Oct 31, 2013

State of the Heart observes National Hospice Month

GREENVILLE – State of the Heart Hospice, a nonprofit agency which has served area communities for 32 years, joins the nation’s 5,300 other hospices in observing National Hospice Month in November. The past year for State of the Heart Hospice has been an important one for the agency as more patients than ever before were cared for by the agency, and a new State of the Heart Hospice Care Center opened on the fourth floor of Wayne HealthCare in Greenville, providing an inpatient care center for the first time in the agency’s history. The care center has five private rooms and is the only one of its kind in the area.

“Our growth in the number of patients we serve daily is a strong indication that more patients and families are receiving the quality care we have been known for since 1981,” stated Ted Bauer, Executive Director for State of the Heart. The new care center also completes the options of care for our patients who are provided services in their homes, in nursing homes, and assisted living facilities.

Last year, State of the Heart cared for 738 patients. The agency cares for patients and families in eastern Indiana and western Ohio and has offices in Greenville, Coldwater and Portland.

Bauer explained that hospice care is considered the model for quality, compassionate care for people facing a life-limiting illness. State of the Heart provides expert medical care, pain management and emotional and spiritual support expressly tailored to the patient’s needs and wishes. Support is provided to the patient’s loved ones as well.

In 2012, over 1.65 million patients received care from the nation’s hospices, according to the National Hospice & Palliative Care Organization. Approximately 45 percent of all deaths in the U.S. were under the care of a hospice program.

“There is a common misconception that hospice care is giving up,” Bauer said. “Nothing could be farther from the truth. Hospice provides high quality medical care and services from an interdisciplinary team of professionals and trained volunteers that maximizes quality of life and makes the wishes of the patient a priority.”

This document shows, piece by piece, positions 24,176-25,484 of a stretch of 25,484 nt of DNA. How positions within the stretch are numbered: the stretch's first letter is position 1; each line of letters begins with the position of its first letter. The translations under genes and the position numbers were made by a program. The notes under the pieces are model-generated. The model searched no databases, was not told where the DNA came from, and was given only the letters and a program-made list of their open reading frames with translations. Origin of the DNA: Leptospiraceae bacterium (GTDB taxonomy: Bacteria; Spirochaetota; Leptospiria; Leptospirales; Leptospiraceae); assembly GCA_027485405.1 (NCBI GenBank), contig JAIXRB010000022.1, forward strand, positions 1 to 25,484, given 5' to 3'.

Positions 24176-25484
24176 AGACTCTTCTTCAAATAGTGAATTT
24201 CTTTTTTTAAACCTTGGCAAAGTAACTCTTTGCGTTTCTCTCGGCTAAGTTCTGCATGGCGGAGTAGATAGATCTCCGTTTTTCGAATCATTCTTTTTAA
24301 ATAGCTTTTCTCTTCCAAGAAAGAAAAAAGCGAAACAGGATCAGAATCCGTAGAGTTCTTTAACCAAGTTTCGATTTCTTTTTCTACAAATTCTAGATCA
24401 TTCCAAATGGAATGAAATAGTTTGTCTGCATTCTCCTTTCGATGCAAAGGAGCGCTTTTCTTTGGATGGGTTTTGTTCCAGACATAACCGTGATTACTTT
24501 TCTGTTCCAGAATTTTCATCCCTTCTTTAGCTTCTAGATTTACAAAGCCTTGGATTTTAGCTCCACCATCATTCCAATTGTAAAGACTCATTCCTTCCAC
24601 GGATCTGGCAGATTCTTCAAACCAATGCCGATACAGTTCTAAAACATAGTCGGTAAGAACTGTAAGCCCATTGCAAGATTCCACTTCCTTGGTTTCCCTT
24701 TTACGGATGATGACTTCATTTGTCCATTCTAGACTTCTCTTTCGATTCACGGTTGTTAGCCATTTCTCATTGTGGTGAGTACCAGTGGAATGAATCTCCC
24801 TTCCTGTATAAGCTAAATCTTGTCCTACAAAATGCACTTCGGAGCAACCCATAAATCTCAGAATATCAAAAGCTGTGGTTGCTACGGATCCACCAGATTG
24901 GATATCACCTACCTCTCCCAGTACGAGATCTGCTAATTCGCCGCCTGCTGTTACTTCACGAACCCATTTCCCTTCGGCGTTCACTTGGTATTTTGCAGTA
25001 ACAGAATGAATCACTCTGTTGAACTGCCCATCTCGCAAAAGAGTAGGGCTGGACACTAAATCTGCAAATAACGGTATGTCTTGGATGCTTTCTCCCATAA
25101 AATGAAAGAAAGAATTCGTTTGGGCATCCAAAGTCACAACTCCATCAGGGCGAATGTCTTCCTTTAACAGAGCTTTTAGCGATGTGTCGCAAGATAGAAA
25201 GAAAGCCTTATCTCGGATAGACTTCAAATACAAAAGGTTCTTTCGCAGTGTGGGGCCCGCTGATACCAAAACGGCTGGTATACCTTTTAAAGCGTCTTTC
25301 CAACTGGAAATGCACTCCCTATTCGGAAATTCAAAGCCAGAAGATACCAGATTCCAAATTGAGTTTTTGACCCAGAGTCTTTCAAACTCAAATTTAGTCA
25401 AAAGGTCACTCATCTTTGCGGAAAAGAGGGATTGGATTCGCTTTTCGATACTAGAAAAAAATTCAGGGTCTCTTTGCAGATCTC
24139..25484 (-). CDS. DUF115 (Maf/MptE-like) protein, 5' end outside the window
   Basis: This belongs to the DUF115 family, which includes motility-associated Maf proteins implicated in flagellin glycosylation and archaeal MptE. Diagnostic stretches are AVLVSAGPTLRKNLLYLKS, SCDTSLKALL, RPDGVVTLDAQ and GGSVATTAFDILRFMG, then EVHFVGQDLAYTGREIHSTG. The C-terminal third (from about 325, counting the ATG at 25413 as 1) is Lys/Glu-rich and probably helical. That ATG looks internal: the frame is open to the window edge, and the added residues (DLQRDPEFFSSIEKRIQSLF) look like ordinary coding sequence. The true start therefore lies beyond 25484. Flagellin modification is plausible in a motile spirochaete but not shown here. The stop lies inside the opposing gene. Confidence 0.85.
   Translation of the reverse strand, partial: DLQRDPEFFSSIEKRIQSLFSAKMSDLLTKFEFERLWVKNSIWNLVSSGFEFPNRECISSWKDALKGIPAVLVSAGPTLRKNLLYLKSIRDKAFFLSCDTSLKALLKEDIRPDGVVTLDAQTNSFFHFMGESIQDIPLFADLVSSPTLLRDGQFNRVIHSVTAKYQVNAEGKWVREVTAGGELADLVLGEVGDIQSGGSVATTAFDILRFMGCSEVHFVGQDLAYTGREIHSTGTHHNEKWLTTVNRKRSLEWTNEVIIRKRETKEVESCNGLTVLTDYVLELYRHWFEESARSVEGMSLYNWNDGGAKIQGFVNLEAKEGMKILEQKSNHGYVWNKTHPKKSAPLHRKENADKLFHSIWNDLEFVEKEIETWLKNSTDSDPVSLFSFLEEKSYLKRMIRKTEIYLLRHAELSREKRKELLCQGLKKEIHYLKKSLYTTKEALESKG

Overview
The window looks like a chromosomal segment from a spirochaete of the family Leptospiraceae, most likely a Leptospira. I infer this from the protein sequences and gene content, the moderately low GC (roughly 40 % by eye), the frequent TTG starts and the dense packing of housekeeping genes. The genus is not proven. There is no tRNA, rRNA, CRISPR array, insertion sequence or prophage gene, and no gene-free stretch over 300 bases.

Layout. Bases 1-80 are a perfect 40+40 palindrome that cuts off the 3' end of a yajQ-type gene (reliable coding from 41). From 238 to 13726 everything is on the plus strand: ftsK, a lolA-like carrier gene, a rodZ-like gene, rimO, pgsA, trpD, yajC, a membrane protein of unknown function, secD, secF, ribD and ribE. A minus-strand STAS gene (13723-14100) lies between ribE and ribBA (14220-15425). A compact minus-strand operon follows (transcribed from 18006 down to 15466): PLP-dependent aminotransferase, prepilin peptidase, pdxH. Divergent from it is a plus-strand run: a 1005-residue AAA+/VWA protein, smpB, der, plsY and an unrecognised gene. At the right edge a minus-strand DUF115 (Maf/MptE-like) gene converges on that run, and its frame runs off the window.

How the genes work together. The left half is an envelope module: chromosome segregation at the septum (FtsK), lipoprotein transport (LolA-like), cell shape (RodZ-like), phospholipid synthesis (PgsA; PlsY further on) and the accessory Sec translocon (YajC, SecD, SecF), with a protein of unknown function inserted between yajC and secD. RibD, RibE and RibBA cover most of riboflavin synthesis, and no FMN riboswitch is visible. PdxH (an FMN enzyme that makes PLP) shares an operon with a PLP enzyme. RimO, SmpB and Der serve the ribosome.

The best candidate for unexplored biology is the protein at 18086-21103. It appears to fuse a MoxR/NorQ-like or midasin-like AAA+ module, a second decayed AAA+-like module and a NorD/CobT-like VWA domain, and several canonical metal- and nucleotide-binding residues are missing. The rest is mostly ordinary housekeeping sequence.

An important service provided by State of the Heart, he explained, “is the bereavement support provided each family.” Grief support is available for adults and children at no cost. State of the Heart has become known as the region’s primary resource in grief support. State of the Heart Hospice provides grief support to anyone in the community who needs help, regardless of association with hospice care, Bauer said. In addition, each summer the agency conducts Camp BEARable for grieving children. This camp will be held July 11-13 next year and is free to any child who needs help dealing with grief.

State of the Heart also provides music therapy and has two board certified music therapists on staff in addition to a music therapy intern. The agency is one of only three out of about 100 in Ohio to offer a music therapy internship. In Indiana, where there are approximately 100 hospices, there are no hospices with a music therapy intern program. Recently, State of the Heart added pet therapy for patients and families as an extension of the volunteer services provided. Now, patients and families who wish can have a visit from one of two pet dogs that are accompanied by their owners who are volunteers.

“As a nonprofit agency, State of the Heart is always looking at ways to expand and enhance the services and care we provide our patients and families,” Bauer said. “We feel it is our responsibility to give back to the community for all of the support given our agency over the years. “We look forward to continuing to serve our patients and families with the best hospice care possible,” Bauer said.

For more information about any of the services provided by State of the Heart, visit the agency web site at www.stateoftheheartcare.org.

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